SEO is a demanding game that publishers have to play in order for their site to gain any sort of relevant traction. For those that don’t know, SEO stands for “Search Engine Optimization” and it is crucial to attracting new visitors to your site. All search engines have an algorithm that determines the relevance of sites to a search term and then lists them in order on the results page. The goal of SEO is to provide a general guideline for your content strategy and site infrastructure. By crushing SEO, you’ll satisfy the aforementioned algorithms and render as one of the top sites in your search queries. There are many factors that go into determining the rank of a site but we are going to focus on the low hanging fruit: keywords.
Keywords act as a summary of your site for search engines.
Keywords are the terms and phrases your readers type into search queries that search engines then use to crawl the Internet for relevant sites. For example, if you wanted to buy a snowboard you wouldn’t look up “a website to buy and sell winter sports equipment,” you would look up “snowboards for sale” or simply just “snowboards.” Those broader terms are what search engines are looking for so you want to include them in your site prominently. In the early days, publishers could just list a bunch of popular keywords on their site and then hide it in the background so people couldn’t see it but that shady tactic doesn’t fool search engines anymore. Removing these tricks has leveled the playing field and now the publishers who prevail are those who legitimately and skillfully maximize their keyword use.
Finding The Right Keywords
Before you start your rise to the top of the results page you will need to do some research. Fortunately there are tons of tools that can help with this task and more. To keep the focus on keywords I will only be using one tool, SEMrush, to walk you through examples.
Let’s say you want to start a blog about healthy eating. A good first step would be to analyze the keyword phrase “healthy eating.” The first section of data gives us stats about how popular this term is and how it pays based on location. From this information you can determine if there is enough demand for this type of content to create a piece of content centered around this topic.
This stage is also the time to look at your competitors. You can see how they are doing as a site, how effective their individual keyword use is, and how much of a threat they are. I pulled up the analysis of one of our favorite food publishers, SallysBakingAddiction/, to show how you can interpret other site data. The keywords for sallys show that the visitors are looking to learn how to make some delicious treats which explains why she is competing with big companies like Hershey’s and Pillsbury. Although your blog would be in the same content category as Sally’s, the keywords you use will be different which means you won’t necessarily by competing for the same results. Even though Sally isn’t a direct competitor you can still gain valuable insight into the food blog industry through her and other similar sites. Find out what recipes are in high demand and post your own variation or see what sites are linking to other food blogs and see how you can earn those backlinks.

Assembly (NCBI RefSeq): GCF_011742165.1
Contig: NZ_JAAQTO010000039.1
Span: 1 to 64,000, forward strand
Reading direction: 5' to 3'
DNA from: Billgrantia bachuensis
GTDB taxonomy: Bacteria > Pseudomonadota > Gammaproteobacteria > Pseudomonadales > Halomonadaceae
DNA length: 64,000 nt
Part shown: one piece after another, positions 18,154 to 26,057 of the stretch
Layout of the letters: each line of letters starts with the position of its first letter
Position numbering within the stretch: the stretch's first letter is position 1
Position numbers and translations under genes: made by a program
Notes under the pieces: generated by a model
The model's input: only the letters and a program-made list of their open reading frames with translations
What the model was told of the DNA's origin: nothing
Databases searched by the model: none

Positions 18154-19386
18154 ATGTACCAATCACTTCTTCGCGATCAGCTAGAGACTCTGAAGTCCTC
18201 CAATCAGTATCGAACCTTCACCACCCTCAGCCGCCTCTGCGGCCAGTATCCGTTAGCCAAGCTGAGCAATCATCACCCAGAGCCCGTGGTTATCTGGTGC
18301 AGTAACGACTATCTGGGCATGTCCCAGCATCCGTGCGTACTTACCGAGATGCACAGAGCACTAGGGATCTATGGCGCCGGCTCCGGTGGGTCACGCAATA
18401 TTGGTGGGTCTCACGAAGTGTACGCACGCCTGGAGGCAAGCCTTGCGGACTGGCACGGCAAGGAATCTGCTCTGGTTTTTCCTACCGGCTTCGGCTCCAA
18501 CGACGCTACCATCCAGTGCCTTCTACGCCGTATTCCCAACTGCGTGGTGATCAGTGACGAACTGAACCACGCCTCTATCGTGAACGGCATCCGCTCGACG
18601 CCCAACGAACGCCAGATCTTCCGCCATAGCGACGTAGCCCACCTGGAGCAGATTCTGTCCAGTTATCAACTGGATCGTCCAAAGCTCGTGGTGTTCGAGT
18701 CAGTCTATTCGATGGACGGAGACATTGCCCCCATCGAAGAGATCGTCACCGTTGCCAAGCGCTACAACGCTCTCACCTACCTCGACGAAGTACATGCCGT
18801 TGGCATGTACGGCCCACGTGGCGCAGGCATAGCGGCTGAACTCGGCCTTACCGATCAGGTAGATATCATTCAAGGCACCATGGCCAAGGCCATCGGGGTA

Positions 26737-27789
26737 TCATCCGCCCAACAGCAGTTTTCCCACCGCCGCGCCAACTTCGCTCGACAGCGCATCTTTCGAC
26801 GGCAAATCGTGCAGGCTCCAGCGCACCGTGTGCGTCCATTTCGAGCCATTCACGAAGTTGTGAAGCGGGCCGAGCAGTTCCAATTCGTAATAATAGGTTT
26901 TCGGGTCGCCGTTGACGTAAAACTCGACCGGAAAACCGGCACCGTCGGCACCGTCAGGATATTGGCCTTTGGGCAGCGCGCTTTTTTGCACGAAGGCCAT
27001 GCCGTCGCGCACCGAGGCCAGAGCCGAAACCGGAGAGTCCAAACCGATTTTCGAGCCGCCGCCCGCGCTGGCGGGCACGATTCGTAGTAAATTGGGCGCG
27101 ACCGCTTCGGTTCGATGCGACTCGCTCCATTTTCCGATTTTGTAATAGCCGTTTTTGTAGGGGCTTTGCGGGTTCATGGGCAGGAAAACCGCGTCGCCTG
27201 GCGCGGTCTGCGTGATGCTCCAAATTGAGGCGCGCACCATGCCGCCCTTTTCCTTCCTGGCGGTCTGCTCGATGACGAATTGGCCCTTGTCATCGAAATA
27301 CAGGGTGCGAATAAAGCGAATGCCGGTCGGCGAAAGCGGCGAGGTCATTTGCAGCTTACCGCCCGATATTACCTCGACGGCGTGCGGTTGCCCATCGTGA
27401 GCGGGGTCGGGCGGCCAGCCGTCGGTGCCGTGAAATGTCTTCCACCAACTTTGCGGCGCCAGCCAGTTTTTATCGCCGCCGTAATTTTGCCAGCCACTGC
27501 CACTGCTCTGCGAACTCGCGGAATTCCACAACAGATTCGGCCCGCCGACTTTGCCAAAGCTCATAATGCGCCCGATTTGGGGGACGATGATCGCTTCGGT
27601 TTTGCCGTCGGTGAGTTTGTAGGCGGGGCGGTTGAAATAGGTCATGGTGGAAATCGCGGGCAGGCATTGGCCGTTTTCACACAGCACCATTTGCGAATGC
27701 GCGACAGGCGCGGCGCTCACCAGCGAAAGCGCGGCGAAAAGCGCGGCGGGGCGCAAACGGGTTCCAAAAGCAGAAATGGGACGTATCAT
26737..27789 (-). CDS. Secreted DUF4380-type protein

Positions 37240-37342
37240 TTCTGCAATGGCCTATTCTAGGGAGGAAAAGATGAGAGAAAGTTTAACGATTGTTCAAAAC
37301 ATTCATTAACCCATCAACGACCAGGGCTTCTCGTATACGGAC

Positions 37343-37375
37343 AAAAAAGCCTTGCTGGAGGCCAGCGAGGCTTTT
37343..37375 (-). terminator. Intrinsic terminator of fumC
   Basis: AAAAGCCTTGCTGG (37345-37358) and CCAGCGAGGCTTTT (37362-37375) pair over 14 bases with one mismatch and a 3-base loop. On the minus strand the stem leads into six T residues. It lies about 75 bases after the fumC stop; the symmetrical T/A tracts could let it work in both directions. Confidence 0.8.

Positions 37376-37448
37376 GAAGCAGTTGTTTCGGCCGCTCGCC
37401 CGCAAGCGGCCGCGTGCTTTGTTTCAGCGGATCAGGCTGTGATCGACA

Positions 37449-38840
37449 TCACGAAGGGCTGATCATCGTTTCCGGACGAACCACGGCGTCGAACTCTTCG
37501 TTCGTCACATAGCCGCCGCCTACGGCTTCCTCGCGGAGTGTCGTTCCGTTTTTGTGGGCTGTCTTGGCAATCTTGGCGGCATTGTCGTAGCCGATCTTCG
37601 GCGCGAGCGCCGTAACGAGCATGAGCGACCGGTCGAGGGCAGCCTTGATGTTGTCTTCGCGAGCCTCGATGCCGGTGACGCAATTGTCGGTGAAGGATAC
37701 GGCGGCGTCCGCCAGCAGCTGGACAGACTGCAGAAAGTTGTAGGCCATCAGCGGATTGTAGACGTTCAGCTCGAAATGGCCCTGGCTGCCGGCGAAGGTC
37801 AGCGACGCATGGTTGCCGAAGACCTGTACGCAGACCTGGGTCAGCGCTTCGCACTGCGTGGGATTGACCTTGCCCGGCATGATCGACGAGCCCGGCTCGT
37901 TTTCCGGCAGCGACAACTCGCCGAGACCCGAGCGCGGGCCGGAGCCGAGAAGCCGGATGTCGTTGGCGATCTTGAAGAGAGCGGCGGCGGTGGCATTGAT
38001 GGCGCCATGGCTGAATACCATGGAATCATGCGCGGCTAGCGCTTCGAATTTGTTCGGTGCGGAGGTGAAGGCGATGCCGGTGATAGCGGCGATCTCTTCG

Create Content With Keywords At Its Center
The best way to include relevant keywords in your site is to build your content around them. For example, for each post, pick one keyword or phrase that is at the center of what you’re writing about. Use it in your header, your page URL, all throughout your content, in your image alt text and in your meta description. Healthy eating is a fairly popular topic (82.5 million results on Google) and that much competition means you should probably cover more specific things than just healthy eating. Keyword tools like SEMrush can compile lists of related keywords and phrases that can help you decide what content to produce.
For example, “healthy recipes” has nearly eight times as much search volume as “healthy eating” so it would be in your best interest to include this term liberally in your site. Posting healthy recipes and labeling them as such would increase the presence of the keyword meaning better search engine visibility and more search traffic.
Keyword-based content also will help with user engagement. Since keywords come from what people are searching for your content would automatically appeal to their interests. By just following the trends in your verticals keywords, you can keep your website current and maintain growth.
Optimize. Optimize. Optimize.
The task of SEO is never over. Your audience will change and search engines will modify their algorithms meaning you need to always be watching for these changes to stay on top of the game. Now that your site is established you can analyze your own data and see what you can do to improve performance.
Still craving more SEO? Check out the4 SEO Tools Every Blogger Needs to Know.